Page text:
It’s that time of the year when it's raining offers and bargains as both retailers and e-commerce players vie for the festive season pie.
With Diwali just a few days away, all eyes are on the deals rolled out by major players in the retail industry through the three-month-long period in India, when the entire ecosystem collaborates to grab consumer eyeballs and captivate their interests.
The OND (Oct-Nov-Dec) quarter with festive shopping has a higher contribution to most brands’ annual business as compared to other quarters, marking the litmus test for consumer demand in India. Needless to say, the period is extremely important for retailers and is marked by discounts galore on both online and on-ground retail sites.
India’s eTailing GMV (Gross Merchandise Value) for the entire festive period in 2023 is expected to touch a record-breaking INR 90,000 crores, marking an 18-20% growth compared to the previous year’s festive month sales, as per a recent Redseer report. This growth is expected to be fueled by a significant user base of around 140 million (14 crores) shoppers who are projected to make online transactions during these festive months driven by the festive season sales of e-commerce giants Amazon, Flipkart, Myntra and others in India.
The Ecomm Vs Retailer Tussle
With most of the leading e-commerce players having their grand annual festive sales, screaming reason-defying bargains, has led to concerns from brick-and-mortar retailers in India about these platforms receiving online-exclusive and end-of-life models deep discounts from electronics and mobile phone brands, leaving the offline retailers at a disadvantage.
Industry groups representing offline retailers have written letters to mobile phone brands such as Samsung, Oppo, Vivo, Realme, Xiaomi, and OnePlus, and other big firms such as LG, Bosch, Godrej, Whirlpool and Sony to express their concerns and urge them to maintain price parity, consumer offers and stock supplies to help them compete fairly with e-commerce platforms during the festive season.
Smartphone maker Motorola recently announced massive discounts on its smartphones during the Flipkart Big Diwali Sale, including on its recently launched models. The brand further stated that ‘additional platform offers may apply with effect’ during the Diwali sale period from 2-11 November 2023.
“With the ongoing festive season, our expectation is not just to maintain but accelerate our growth momentum, by growing at high double-digit premium to market including disproportionate growth in our premium as well as 5G revenues,” said Shivam Ranjan, head of marketing, APAC- Motorola.
“At Motorola, we believe in ROI-centric marketing, and our investments in the festive are a combination of impact and performance marketing properties that together show measurable outcomes in driving business objectives,” he added.
The brand has been doubling its revenue YoY in FY23, and its expectation from the festive season is to maintain or accelerate this growth rate versus the previous year.
Ranjan however stressed the importance of both offline and online channels. “Point of sale visibility at both, retail and e-commerce marketplaces are an extremely important component of driving recall during the festive to capitalise on the exponential traffic/ footfalls at the respective channel,” he said.
Wholesale retailer Nikhil Furia, founder and partner, Era Creations, waded into the dispute, sharing that retailers are still to have a great festive season this year. “We are hoping by mid-November when Diwali comes, it will work out. Expectations from Eid to Dussehra have not been exciting, but with Diwali now coming up, it may change in the coming week.”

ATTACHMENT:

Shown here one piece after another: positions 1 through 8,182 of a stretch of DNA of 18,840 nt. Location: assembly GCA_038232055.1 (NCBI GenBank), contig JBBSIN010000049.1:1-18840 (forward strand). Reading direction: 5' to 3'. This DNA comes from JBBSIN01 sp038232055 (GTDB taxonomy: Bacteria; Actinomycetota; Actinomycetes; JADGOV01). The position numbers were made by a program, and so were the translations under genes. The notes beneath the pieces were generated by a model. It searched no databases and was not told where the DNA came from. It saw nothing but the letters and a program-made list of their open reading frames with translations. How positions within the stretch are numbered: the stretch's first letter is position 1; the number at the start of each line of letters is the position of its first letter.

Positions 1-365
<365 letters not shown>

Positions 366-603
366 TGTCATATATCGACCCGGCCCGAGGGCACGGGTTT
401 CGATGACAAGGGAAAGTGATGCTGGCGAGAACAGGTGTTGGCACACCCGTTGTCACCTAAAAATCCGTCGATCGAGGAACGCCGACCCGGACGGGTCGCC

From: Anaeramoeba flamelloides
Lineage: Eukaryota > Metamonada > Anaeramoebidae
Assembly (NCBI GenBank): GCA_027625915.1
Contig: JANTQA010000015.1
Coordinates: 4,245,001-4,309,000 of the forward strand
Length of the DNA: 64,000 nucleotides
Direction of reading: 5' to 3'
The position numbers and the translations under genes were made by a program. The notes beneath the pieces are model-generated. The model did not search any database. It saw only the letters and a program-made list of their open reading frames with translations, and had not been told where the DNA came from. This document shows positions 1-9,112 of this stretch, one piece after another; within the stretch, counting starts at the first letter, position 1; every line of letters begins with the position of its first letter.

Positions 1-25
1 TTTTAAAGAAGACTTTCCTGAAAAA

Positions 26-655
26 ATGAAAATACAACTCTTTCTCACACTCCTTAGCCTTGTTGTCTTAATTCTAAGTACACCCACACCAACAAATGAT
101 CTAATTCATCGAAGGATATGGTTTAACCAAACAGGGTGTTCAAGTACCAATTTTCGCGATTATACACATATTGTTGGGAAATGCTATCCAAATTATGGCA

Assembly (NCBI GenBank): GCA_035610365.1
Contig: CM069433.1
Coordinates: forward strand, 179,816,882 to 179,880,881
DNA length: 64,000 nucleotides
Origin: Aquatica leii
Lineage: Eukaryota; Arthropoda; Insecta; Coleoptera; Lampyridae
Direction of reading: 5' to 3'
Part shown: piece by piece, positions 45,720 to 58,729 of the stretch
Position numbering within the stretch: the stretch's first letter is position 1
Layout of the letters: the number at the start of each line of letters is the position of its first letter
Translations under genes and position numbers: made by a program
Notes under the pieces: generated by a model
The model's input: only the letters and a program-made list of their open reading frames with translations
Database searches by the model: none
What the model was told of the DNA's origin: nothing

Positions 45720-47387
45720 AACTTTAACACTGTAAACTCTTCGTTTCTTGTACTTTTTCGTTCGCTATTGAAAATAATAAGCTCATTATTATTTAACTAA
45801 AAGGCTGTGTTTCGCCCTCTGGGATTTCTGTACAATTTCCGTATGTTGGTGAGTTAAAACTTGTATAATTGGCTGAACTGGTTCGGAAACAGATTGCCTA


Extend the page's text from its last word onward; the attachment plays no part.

On whether he sees this year's festive revenue surpassing last year, Furia was sceptical adding that sales or revenue exceeding last year is still 'a far-fetched game'. He stated that usually around 55% of the annual sales happen during the festive time.
“At the wholesale level, we have done fairly well, even though it’s not matched our targets entirely,” he said, adding that markets can expect a rise by 10%-20% in terms of sales.
Karan Taurani, senior vice president - research analyst (media, consumer discretionary & internet) - Elara Capital, explained that e-commerce companies selectively put products below their cost price to be persuasive because there are ample opportunities for them to attract customers that way.
Globally the percentage of online sales as compared to total retail sales is somewhere close to 20-25%, whereas in India it's still about 9-10 %, he shared.
“So it's still a very low adoption rate as compared to global counterparts. Even if you look at online shoppers, it's only about 140-150 million shoppers compared to a base of over 600 million plus smartphone users. So I think all these are moves to drive frequency to make sure customers stick to the online platform.”
"We are just coming out of the post-Covid era when e-commerce had an edge and now physical stores are trying to make a comeback. So there is some sort of competition from the offline side," Taurani added.
The Flipkart-Big B Ad Controversy
Ummed Singh Kajla, head retail, Cheil India, shared his take on the debate: “Over the years brands have created a go-to-market strategy with these special occasions when festival shopping reaches its peak, and plan their marketing and pricing accordingly. Brands which are available both online and offline balance their offers and pricing to keep parity between the channels. The online-only brands offer a deeper discount or offers during these festivals,” explained Kajla.
"Many brands push their old inventory using these discounts/ offers or create products exclusively for online or offline channels. Most brands also use festive offers to build a large basket size during purchase rather than giving deep discounts," he added.
Stating that differential pricing or discounting creates business challenges and also leads to a poor consumer experience, he stressed that “brands will not grow one channel at the cost of the other as a successful brand needs to straddle all channels.”